For the first time Scotland will host the annual conference of the International Appalachian Trail.
Inverness has been suggested as the venue for the event next year.
The IAT is an attempt to connect treks in the Appalachian Mountains of North America with others in Europe and Africa.
The areas share geology going back a billion years through a process of ancient supercontinents forming, breaking up and forming again....
The Appalachian Mountains of North America lie between Flagg Mountain, in Alabama, in the US, and the north end of Belle Isle in Canada's Province of Newfoundland and Labrador, Canada....
... However, the Appalachian terrain continues as what are known as the Caledonides of Ireland and Scotland.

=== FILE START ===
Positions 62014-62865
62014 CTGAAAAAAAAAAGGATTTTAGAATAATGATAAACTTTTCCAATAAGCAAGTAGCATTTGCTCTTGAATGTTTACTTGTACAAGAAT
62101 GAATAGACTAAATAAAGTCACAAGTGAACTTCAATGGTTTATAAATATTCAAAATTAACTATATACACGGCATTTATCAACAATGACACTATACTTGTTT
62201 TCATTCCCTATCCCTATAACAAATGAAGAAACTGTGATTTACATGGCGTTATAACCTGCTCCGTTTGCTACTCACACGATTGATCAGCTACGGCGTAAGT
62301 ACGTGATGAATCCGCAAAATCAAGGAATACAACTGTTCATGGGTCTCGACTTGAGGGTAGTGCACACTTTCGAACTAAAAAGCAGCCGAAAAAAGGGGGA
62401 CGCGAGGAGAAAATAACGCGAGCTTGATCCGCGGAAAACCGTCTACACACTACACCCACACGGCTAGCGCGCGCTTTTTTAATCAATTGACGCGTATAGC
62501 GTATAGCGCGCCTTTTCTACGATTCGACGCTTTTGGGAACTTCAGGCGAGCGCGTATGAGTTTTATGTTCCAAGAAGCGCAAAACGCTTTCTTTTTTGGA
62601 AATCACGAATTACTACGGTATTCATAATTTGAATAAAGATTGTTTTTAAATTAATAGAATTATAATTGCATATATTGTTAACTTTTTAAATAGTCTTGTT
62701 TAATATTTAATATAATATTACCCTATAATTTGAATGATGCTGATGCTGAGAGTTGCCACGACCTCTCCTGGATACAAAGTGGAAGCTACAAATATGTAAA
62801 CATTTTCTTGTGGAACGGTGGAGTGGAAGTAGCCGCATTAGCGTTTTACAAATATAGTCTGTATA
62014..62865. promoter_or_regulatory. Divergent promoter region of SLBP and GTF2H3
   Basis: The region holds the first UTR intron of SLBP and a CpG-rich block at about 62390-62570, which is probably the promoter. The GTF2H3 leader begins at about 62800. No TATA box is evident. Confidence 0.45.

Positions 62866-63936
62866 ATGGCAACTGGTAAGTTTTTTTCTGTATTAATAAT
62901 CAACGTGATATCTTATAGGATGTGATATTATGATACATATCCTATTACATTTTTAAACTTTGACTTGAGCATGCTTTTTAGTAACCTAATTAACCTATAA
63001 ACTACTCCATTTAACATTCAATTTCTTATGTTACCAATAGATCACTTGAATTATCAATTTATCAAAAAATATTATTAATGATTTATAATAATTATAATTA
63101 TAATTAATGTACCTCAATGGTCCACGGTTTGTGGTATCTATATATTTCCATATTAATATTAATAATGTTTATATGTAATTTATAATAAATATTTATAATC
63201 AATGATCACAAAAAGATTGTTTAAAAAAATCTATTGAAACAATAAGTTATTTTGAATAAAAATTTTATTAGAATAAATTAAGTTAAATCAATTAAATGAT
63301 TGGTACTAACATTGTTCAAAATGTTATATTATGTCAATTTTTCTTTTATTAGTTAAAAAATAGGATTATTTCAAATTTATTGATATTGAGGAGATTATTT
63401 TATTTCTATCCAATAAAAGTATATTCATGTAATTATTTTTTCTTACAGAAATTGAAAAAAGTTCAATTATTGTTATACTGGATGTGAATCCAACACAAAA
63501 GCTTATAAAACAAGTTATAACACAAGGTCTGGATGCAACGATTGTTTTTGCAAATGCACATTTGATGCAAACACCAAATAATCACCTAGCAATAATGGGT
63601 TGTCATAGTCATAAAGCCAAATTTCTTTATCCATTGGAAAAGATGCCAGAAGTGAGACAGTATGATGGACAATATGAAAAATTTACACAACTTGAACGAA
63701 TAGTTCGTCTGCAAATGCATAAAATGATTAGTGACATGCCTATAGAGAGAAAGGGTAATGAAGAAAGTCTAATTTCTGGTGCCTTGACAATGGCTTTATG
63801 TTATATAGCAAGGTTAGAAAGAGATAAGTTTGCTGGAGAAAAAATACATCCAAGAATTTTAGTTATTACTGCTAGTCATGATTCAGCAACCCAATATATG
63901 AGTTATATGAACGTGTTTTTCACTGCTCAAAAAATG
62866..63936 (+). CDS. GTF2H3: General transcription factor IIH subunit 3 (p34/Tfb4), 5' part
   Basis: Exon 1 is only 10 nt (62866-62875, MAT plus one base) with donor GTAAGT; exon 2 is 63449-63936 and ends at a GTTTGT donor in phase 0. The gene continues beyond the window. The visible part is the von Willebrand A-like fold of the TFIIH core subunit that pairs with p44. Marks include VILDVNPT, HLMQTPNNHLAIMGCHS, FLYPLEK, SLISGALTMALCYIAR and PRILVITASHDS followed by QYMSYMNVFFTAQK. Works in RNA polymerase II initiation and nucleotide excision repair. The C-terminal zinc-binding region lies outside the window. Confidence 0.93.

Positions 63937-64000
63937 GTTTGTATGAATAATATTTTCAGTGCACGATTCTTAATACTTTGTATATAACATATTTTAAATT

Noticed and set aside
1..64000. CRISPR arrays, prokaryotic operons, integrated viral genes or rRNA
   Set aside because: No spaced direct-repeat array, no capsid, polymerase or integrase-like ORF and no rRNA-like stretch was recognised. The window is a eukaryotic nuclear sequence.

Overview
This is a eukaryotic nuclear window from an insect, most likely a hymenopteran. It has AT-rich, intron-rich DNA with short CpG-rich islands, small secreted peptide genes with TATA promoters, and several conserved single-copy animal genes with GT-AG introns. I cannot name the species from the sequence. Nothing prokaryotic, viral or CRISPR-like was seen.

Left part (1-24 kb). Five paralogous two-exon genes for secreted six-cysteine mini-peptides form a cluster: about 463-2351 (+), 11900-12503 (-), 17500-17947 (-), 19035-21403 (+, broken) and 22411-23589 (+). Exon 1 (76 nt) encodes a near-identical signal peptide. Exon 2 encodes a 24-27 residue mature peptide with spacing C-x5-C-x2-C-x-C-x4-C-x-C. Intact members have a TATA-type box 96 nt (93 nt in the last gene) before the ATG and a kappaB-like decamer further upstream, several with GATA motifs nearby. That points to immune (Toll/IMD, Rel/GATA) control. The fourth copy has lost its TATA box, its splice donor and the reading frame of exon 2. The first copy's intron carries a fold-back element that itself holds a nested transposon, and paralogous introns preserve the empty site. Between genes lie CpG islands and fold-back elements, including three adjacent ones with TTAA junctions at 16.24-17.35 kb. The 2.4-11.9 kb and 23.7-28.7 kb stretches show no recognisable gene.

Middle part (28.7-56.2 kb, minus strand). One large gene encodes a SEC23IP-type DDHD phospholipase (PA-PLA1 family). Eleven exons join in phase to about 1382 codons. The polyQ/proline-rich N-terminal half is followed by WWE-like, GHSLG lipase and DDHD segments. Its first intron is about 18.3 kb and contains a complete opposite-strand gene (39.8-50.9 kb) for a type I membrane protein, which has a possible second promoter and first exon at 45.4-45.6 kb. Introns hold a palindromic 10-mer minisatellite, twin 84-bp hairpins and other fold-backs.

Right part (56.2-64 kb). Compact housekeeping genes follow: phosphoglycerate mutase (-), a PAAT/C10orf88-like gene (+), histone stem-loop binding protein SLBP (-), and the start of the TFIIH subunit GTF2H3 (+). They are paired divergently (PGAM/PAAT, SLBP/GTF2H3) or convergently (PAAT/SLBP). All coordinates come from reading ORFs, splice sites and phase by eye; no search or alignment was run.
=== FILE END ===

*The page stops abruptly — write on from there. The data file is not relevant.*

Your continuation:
Around one billion years ago Scotland and the north-east of the US and eastern Canada were close neighbours on the supercontinent of Rodinia.
Rodinia broke apart around 720 million years ago, but Scotland and parts of North America remained neighbours on the eastern edge of a continent called Laurentian.
Around 400 million years ago England, Wales and south-east Ireland on the continent of Avalonia, and Norway and the rest of Scandinavia on the continent of Baltica collided to form the Caledonian-Appalachian mountain chain.
Further movements of land masses followed.
Scotland was finally separated from the north-east Appalachians around 50 million years ago by the opening of the North Atlantic Ocean.